With all norms up for debate, news production and consumption must keep up
By Meera Selva
I am writing this on a public holiday in the United Kingdom, on a weekend when patience with lockdown is fraying. Two of the main left-wing newspapers The Guardian and Mirror are splashing a story that the prime minister’s senior advisor Dominic Cummings broke lockdown rules by travelling to see his parents in another part of the country.
It’s a sign that journalism is still alive, irritating politicians, creating debates about how the personal and public overlap.
But it comes in one of the most testing months the media as an industry has endured, with a precipitous fall in advertising revenues, layoffs and a frighteningly fast contraction of local news.
It is also clear that journalism is essential, and the effective spread of information across society is vital for health, public order and security. Reuters Institute research from the start of the pandemic showed there was a surge in news use in the UK as people turned to journalism for information about the crisis, with broadcasters, especially the BBC, doing well.
But this has petered off, and now the trend is going the other way, with 22 percent of people saying they often or always actively avoid news – up from 15 percent in mid-April. When asked why, most said that the news had a bad effect on their mood, and many said they do not trust it and a worrying number also said they did not feel there is anything they can do with the information.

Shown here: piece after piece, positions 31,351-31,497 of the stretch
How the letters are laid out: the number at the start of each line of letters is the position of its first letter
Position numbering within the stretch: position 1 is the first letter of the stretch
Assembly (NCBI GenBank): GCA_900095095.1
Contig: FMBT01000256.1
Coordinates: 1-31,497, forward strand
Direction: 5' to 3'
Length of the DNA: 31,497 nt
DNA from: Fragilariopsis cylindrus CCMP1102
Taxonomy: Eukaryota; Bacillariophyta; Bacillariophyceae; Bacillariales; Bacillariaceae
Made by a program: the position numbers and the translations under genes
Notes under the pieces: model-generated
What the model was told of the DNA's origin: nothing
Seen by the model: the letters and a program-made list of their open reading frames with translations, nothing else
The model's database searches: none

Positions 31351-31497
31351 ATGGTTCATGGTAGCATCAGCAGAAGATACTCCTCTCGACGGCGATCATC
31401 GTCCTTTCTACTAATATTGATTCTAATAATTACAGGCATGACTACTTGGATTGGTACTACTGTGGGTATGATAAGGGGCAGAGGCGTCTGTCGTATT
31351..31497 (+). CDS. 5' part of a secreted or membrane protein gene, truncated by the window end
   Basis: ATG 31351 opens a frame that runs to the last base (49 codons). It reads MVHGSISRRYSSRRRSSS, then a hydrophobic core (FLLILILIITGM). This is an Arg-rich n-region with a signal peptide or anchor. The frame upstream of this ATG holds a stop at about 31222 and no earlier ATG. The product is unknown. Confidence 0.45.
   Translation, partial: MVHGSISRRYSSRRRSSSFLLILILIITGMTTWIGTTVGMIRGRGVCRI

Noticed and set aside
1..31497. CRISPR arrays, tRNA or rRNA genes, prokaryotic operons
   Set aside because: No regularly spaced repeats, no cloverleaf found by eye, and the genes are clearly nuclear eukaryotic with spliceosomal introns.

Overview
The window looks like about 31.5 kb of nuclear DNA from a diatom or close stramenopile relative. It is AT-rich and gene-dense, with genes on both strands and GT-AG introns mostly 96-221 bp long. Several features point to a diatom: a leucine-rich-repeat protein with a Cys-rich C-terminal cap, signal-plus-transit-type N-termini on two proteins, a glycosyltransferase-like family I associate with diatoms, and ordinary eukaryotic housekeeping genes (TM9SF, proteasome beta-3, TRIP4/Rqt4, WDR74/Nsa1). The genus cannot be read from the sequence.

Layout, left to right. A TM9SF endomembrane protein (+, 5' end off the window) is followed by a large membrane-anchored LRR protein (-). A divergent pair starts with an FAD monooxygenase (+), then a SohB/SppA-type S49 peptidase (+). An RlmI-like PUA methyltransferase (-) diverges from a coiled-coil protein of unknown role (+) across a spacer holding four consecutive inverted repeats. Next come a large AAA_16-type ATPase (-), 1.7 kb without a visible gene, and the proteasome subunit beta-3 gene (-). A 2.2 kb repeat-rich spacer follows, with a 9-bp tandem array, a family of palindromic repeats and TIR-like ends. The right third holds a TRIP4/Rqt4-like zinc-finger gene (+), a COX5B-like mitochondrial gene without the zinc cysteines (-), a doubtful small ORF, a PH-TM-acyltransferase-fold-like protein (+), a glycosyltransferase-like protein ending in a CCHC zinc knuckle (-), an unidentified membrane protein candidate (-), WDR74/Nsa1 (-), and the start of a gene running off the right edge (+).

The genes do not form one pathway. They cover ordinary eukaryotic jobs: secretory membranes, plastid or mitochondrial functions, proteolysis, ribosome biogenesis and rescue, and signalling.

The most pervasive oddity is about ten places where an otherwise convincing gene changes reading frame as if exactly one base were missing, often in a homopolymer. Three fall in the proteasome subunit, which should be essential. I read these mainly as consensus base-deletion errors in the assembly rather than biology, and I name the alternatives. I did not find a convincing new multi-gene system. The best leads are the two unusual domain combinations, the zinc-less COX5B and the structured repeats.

In this volatile climate, journalism has a public duty, to inform, and also to hold governments to account, speaking for people who are being asked to give up an extraordinary amount of personal liberty.
It is also operating in a space where all personal actions are public ones: maintaining social distancing, not spreading misinformation, conveying accurate information calmly, with useful context, are all things that matter to the public and journalists alike and are the only ways to maintain credibility at this time.
In the reporting of politics, one of the biggest criticisms of journalism is that the media tend to cover politics from inside government, minutely detailing the personalities, careers and feuds of politicians and those who surround then, and not reporting on the issues that effect everyone’s lives.
At the moment, it feels like the two often collide. Families trapped at home obeying lockdown rules feel fury and dismay at President Trump going golfing, or at an advisor to the British prime minister travelling over 200 miles to stay near his family, using the need for childcare as an explanation; and it is perfectly reasonable for journalists to cover these stories.
But the wider stories, of the economic and social costs of the lockdown, of the obituaries of those who died, and the investigations into the shortage of protective equipment should not be overshadowed by the old political stories of resignations, alliances and feuds within a very small circle of people. It is vital that journalists add context and value to the stories they produce, to make sure it stays relevant for readers, listeners and viewers.
All norms are up for debate at the moment: the way we live, work, travel and socialise are all being overhauled at a dizzying pace and the way we both consume and produce news will have to keep up.
Meera Selva is Director of the Journalist Fellowship Programme and a member of the Steering Committee at the Reuters Institute for the Study of Journalism at the University of Oxford. She joined the Reuters Institute from Handelsblatt Global where she had been working out of Singapore, having helped launch the digital daily business paper in Berlin in 2014. Her previous experience includes several years as a London based correspondent for the Associated Press, and three years as Africa correspondent for the Independent based in Nairobi, along with stints in business journalism at a range of publications including the Daily Telegraph. Meera studied for an MPhil in European Politics at St Antony’s College, was a journalist fellow at the Institute in 2007–8 where she conducted research on media coverage of the Darfur crisis.